Archive for category Group Policy Object
Ever since we upgraded to Windows 7 Enterprise, our branch office users started complaining about extremely slow logon and logoff. In some instances, a user logon or logoff could take over ten minutes!
- Folder redirection (Desktop, Favorites, Links, Documents, Pictures, Videos, Searches and Contacts folders are redirected to a file server in our datacenter)
- Roaming profiles (Users’ roaming profile folders are located on a file server in our datacenter)
- Offline Files (Users’ home folders were set as offline files/folders)
As of 9/30/2014, the AppData re-direction workaround broke Internet Explorer browsing – pages take a very long time to load while browsing using IE (10 and up). I opened a case with Microsoft and it looks like the slow down of IE is by design because we’re re-directing AppData and AppData, in our environment, isn’t on a local server to the users’ network. We moved AppData to our central file server located on our data center in a co-location. Again, this bit of information isn’t found on Microsoft’s documentation, so be careful before you go re-directing AppData!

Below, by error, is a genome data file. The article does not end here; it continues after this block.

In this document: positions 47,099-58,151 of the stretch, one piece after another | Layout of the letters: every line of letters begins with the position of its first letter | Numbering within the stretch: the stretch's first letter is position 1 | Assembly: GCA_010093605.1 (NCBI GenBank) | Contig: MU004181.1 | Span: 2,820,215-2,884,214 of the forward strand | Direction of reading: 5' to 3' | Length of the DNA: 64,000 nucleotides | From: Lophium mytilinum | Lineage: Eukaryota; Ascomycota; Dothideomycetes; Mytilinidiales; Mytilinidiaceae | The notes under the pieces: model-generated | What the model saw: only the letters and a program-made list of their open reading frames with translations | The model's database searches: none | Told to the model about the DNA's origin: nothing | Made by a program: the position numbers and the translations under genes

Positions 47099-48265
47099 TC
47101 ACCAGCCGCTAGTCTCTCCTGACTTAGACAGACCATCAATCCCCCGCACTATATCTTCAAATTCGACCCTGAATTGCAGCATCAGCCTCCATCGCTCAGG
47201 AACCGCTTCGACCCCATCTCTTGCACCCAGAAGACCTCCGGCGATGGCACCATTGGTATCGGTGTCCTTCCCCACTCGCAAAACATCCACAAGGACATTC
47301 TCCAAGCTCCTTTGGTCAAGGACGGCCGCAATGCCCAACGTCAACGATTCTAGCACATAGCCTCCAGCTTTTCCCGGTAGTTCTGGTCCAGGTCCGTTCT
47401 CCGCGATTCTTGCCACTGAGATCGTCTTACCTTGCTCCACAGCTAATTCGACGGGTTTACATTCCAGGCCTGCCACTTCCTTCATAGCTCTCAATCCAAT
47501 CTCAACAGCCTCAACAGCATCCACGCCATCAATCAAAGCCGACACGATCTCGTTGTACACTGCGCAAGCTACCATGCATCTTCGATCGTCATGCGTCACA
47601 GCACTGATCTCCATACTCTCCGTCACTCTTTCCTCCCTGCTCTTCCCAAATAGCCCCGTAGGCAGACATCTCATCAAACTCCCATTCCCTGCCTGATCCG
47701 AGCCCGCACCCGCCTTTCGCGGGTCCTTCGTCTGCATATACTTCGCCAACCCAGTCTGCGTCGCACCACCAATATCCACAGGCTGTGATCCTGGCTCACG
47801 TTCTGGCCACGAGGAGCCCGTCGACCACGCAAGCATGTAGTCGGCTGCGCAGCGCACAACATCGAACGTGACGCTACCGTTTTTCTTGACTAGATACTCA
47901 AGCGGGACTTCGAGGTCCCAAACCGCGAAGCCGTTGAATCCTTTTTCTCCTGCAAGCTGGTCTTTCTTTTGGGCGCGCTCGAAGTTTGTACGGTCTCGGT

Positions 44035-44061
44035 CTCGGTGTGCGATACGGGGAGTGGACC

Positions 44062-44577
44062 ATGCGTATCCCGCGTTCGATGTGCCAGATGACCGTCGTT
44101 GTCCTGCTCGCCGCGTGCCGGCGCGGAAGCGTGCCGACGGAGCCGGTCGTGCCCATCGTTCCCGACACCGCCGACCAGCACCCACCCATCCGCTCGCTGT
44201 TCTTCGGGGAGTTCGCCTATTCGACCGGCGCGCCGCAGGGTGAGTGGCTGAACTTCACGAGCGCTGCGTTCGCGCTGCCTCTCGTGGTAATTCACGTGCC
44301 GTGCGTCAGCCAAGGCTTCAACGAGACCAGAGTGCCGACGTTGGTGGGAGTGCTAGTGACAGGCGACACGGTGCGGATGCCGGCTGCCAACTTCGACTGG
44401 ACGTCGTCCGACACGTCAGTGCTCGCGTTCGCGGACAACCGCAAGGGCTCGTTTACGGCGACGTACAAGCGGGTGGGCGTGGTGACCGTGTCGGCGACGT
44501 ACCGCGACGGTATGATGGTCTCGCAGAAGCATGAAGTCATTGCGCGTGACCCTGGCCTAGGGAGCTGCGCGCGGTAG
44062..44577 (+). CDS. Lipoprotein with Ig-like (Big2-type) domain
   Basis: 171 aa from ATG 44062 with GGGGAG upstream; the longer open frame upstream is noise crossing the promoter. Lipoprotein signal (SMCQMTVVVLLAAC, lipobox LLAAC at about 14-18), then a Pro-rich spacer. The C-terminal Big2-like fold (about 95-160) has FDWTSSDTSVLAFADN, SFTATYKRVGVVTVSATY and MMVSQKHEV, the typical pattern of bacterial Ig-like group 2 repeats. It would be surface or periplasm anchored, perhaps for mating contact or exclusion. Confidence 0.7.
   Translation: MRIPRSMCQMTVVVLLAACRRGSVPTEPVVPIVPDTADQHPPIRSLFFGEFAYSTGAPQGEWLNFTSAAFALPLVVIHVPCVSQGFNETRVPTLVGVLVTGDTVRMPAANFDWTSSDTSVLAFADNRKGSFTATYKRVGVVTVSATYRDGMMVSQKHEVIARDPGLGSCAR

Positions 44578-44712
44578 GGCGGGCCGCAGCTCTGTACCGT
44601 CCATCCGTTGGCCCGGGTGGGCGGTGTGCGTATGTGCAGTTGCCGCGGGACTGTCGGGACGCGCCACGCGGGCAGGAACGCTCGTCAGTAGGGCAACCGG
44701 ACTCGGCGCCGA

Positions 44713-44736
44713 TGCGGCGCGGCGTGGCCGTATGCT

We’re now looking into possibly removing roaming profiles and AppData re-direction because this is affecting productivity for our users.
We had installed Microsoft Office 2010 on our Windows 2008 R2 Terminal Servers, and we didn’t customize the Office 2010 installation. I was looking for a way to prevent Outlook from generating a new OST file whenever a new user logged on to our Terminal Servers, in addition, I wanted the Outlook profile to be generated automatically.
Enter Group Policy Objects!
Since these policies are applied only for the TS servers, I moved the the computer accounts to a new Organization Unit (OU) that I created for these servers. I linked the new GPO to this OU. There are many documents that show how to do these steps, so I won’t be going over this.
The key point to remember for this GPO to work is: loopback processing mode
The above is true especially if your TS servers inherit policies from top level GPOs.
In my case, I was concerned about making changes to the user configuration section, to be more specific, to the Outlook 2010 settings.
The screenshot basically shows what needs to be done in order to achieve this goal.
Numerous times I had the issue, when troubleshooting a group policy object error, in which I only had the GPO’s GUID, but not its actual name. Well, it turns out that there is a powershell applet that performs a search in AD, using the GUID, and it returns the GPO’s full description for you.
- Open Widnows PowerShell Modules
- Type: get-gpo
- Paste that GUID and press ENTER